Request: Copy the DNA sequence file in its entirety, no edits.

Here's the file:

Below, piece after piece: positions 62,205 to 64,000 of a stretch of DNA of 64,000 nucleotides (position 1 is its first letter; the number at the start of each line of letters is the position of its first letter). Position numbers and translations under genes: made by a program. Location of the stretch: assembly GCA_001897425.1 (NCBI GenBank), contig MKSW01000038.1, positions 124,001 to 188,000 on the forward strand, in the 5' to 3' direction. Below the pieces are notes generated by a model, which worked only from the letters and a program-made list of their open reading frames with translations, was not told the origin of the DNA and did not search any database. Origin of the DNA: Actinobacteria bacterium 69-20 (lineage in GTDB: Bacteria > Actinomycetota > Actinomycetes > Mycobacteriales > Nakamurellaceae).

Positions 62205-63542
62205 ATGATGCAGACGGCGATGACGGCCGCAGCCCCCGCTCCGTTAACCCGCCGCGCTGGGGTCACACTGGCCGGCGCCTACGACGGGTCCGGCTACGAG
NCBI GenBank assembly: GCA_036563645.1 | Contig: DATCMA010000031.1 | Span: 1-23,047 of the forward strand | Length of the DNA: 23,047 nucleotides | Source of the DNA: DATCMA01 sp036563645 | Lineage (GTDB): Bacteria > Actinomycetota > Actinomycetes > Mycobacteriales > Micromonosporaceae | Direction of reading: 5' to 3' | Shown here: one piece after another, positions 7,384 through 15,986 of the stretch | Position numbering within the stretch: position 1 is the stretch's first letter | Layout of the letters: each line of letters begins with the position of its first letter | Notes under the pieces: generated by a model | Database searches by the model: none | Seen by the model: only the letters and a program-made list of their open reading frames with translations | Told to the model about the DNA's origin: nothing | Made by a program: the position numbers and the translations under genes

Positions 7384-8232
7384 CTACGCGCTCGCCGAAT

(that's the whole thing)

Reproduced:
Below, piece after piece: positions 62,205 to 64,000 of a stretch of DNA of 64,000 nucleotides (position 1 is its first letter; the number at the start of each line of letters is the position of its first letter). Position numbers and translations under genes: made by a program. Location of the stretch: assembly GCA_001897425.1 (NCBI GenBank), contig MKSW01000038.1, positions 124,001 to 188,000 on the forward strand, in the 5' to 3' direction. Below the pieces are notes generated by a model, which worked only from the letters and a program-made list of their open reading frames with translations, was not told the origin of the DNA and did not search any database. Origin of the DNA: Actinobacteria bacterium 69-20 (lineage in GTDB: Bacteria > Actinomycetota > Actinomycetes > Mycobacteriales > Nakamurellaceae).

Positions 62205-63542
62205 ATGATGCAGACGGCGATGACGGCCGCAGCCCCCGCTCCGTTAACCCGCCGCGCTGGGGTCACACTGGCCGGCGCCTACGACGGGTCCGGCTACGAG
NCBI GenBank assembly: GCA_036563645.1 | Contig: DATCMA010000031.1 | Span: 1-23,047 of the forward strand | Length of the DNA: 23,047 nucleotides | Source of the DNA: DATCMA01 sp036563645 | Lineage (GTDB): Bacteria > Actinomycetota > Actinomycetes > Mycobacteriales > Micromonosporaceae | Direction of reading: 5' to 3' | Shown here: one piece after another, positions 7,384 through 15,986 of the stretch | Position numbering within the stretch: position 1 is the stretch's first letter | Layout of the letters: each line of letters begins with the position of its first letter | Notes under the pieces: generated by a model | Database searches by the model: none | Seen by the model: only the letters and a program-made list of their open reading frames with translations | Told to the model about the DNA's origin: nothing | Made by a program: the position numbers and the translations under genes

Positions 7384-8232
7384 CTACGCGCTCGCCGAAT